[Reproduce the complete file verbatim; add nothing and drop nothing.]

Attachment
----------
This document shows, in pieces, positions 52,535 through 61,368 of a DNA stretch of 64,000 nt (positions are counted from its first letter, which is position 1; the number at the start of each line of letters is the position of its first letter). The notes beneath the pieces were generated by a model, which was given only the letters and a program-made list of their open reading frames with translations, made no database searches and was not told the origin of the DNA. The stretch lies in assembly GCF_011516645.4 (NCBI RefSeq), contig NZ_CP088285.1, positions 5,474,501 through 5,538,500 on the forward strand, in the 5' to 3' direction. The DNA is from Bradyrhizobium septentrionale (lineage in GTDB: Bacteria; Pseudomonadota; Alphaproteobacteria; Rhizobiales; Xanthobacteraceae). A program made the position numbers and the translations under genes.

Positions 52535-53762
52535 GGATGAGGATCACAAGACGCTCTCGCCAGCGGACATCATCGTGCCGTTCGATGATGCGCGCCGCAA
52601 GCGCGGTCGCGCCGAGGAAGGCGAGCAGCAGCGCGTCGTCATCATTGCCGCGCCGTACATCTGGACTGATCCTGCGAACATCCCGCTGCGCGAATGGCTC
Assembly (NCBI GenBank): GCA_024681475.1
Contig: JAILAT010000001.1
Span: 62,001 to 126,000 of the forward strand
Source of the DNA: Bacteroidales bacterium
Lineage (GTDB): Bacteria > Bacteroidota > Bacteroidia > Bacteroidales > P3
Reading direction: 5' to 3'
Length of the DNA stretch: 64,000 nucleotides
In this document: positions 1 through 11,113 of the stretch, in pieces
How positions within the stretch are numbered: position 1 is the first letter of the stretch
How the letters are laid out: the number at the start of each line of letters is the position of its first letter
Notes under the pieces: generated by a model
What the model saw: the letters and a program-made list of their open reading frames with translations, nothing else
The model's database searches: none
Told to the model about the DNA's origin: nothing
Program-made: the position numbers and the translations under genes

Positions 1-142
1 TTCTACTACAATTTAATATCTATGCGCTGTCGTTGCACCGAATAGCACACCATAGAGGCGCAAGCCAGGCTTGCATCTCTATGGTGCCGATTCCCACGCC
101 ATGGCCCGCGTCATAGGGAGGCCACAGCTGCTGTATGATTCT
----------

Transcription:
This document shows, in pieces, positions 52,535 through 61,368 of a DNA stretch of 64,000 nt (positions are counted from its first letter, which is position 1; the number at the start of each line of letters is the position of its first letter). The notes beneath the pieces were generated by a model, which was given only the letters and a program-made list of their open reading frames with translations, made no database searches and was not told the origin of the DNA. The stretch lies in assembly GCF_011516645.4 (NCBI RefSeq), contig NZ_CP088285.1, positions 5,474,501 through 5,538,500 on the forward strand, in the 5' to 3' direction. The DNA is from Bradyrhizobium septentrionale (lineage in GTDB: Bacteria; Pseudomonadota; Alphaproteobacteria; Rhizobiales; Xanthobacteraceae). A program made the position numbers and the translations under genes.

Positions 52535-53762
52535 GGATGAGGATCACAAGACGCTCTCGCCAGCGGACATCATCGTGCCGTTCGATGATGCGCGCCGCAA
52601 GCGCGGTCGCGCCGAGGAAGGCGAGCAGCAGCGCGTCGTCATCATTGCCGCGCCGTACATCTGGACTGATCCTGCGAACATCCCGCTGCGCGAATGGCTC
Assembly (NCBI GenBank): GCA_024681475.1
Contig: JAILAT010000001.1
Span: 62,001 to 126,000 of the forward strand
Source of the DNA: Bacteroidales bacterium
Lineage (GTDB): Bacteria > Bacteroidota > Bacteroidia > Bacteroidales > P3
Reading direction: 5' to 3'
Length of the DNA stretch: 64,000 nucleotides
In this document: positions 1 through 11,113 of the stretch, in pieces
How positions within the stretch are numbered: position 1 is the first letter of the stretch
How the letters are laid out: the number at the start of each line of letters is the position of its first letter
Notes under the pieces: generated by a model
What the model saw: the letters and a program-made list of their open reading frames with translations, nothing else
The model's database searches: none
Told to the model about the DNA's origin: nothing
Program-made: the position numbers and the translations under genes

Positions 1-142
1 TTCTACTACAATTTAATATCTATGCGCTGTCGTTGCACCGAATAGCACACCATAGAGGCGCAAGCCAGGCTTGCATCTCTATGGTGCCGATTCCCACGCC
101 ATGGCCCGCGTCATAGGGAGGCCACAGCTGCTGTATGATTCT